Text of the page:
Expected Questions for CSS – 2014

Expected Questions for CSS - 2014

1.   Energy crisis in Pakistan: causes and consequences
2.   A critical analysis of education systems in Pakistan
3.   Democracy is a culture rather than a process.
4.   Not economy but politics is a key to success
5.   Dialogue is the best course to combat terrorism
6.   Social and economic securities for women in Islam
7.   Without good communication skills, life becomes impossible in the modern world.
8.   Have the discoveries of science elevated man spiritually?
9.   The UNO has failed to measure up to the demands of its Charter.
10. Truth is a rare commodity despite the freedom by the print and electronic media.
11. Beggars cannot be choosers
12. The world stands more decisive than it was ever before due to the specific imperialist designs
13. The traditional male role changed in the last 20 years.

ENGLISH (Précis & Composition)


Q.2  Make a précis of the given passage and suggesta suitable title. (20+5)

Qualifying examinations, which decide eligibility for higher education, have varying influence on the students, their parents and teachers. Often, even very good performances in such examinations cannot ensure one a higher education of one’s choice. If the parents are anxious to see their children perform well in them, the students are under considerable pressure to do so. The teachers, on the other hand, see qualifying examination as an opportunity to earn money. Besides their regular jobs, many teachers work in private coaching institutions, or give special tuition to students who ask for it.

But, despite the prevalence of qualifying examinations at different levels of education, the quality of education is rather unsatisfactory. Educational institutions rarely function as centres of human resource development. Moreover, the unhealthy social environment makes it difficult for students to focus their attention on learning and to improve their creativity. In other words, the poor state of education in the country is not so much due to the mistakes of the past, as it is the inability to rectify the drawbacks of the system and to improve it.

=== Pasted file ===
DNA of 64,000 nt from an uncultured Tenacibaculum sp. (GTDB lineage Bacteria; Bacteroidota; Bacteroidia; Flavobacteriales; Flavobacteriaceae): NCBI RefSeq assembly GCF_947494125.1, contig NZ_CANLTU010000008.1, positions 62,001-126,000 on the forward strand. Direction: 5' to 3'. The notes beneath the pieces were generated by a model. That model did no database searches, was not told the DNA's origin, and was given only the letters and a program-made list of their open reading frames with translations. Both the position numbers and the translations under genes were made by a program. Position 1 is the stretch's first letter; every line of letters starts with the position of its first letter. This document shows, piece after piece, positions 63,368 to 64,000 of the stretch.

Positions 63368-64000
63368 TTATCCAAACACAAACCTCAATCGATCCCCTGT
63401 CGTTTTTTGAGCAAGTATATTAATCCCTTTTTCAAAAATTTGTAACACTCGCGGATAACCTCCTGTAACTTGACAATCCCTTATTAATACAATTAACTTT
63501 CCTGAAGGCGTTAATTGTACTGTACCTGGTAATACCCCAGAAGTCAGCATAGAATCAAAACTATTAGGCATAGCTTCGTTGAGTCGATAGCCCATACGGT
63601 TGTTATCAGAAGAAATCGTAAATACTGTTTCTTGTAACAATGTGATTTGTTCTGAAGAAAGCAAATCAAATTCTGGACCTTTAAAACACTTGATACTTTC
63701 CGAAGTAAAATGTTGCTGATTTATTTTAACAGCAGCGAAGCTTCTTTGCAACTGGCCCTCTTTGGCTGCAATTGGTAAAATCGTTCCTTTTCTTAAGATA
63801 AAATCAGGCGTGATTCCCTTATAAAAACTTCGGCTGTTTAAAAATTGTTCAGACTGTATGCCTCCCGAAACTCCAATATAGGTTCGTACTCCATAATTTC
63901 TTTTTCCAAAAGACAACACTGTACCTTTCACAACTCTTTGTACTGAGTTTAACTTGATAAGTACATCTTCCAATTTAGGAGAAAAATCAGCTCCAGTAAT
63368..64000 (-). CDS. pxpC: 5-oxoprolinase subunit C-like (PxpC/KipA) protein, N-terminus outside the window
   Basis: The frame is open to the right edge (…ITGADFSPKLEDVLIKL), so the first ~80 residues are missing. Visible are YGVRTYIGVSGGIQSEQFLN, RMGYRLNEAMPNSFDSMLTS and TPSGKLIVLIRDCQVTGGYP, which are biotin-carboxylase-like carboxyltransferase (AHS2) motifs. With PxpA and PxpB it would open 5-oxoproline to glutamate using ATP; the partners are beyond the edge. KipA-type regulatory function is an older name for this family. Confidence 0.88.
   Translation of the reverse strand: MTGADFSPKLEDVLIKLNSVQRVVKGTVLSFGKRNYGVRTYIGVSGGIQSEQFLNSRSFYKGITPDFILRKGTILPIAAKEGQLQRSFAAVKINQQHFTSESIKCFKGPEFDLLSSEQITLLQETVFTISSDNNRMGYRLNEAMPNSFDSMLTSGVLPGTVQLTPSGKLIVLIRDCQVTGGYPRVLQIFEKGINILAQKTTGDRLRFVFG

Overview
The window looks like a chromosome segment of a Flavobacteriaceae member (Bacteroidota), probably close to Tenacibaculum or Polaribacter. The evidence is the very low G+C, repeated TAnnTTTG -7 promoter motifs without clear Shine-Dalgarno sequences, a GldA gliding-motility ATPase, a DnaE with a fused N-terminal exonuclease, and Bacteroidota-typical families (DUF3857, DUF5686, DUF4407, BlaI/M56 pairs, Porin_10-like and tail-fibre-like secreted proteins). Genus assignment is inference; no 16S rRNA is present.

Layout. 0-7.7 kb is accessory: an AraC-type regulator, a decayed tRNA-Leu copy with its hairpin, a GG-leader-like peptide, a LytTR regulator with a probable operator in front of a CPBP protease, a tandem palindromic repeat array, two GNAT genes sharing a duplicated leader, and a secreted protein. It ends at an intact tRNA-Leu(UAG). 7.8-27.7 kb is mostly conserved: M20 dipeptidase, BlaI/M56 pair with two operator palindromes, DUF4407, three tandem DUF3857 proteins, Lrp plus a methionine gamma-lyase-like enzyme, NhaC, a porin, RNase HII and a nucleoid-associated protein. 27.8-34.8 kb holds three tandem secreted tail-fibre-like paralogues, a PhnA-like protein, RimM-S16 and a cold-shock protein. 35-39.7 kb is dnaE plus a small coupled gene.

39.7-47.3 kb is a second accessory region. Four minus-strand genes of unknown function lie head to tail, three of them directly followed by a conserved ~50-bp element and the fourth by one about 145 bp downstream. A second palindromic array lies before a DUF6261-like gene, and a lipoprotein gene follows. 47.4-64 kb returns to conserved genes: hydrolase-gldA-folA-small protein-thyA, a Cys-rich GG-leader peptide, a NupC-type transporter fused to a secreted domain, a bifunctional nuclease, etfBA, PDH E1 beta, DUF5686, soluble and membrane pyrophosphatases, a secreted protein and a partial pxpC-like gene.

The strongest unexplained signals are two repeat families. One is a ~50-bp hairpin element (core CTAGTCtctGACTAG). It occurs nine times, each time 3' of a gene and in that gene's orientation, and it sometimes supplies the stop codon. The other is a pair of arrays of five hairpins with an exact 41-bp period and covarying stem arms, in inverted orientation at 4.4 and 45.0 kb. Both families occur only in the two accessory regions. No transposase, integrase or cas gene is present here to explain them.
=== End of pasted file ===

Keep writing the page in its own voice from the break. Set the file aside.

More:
In the present era of liberalisation, self-financing institutions have taken over the responsibility of education from the government. This shift in responsibility had denied the poor, suitable opportunities for an education. It has also increased the disparity in standards among the schools in the country, though for nearly fifty years, the call has been for a common, equitable school system.

Education, to be useful, should be vocationalised. It should teach the people, the skills and the ideas necessary for self-reliant living. But in reality, opportunities for such education are limited and, therefore, difficult for the people to make use of them.

Improving the quality of education is a difficult task. Reforming the examination methods is being tried at different levels of education, yet no encouraging change is visible. Malpractice, common in the examination system, is rarely criticised, and quite strangely, is now considered part of the system.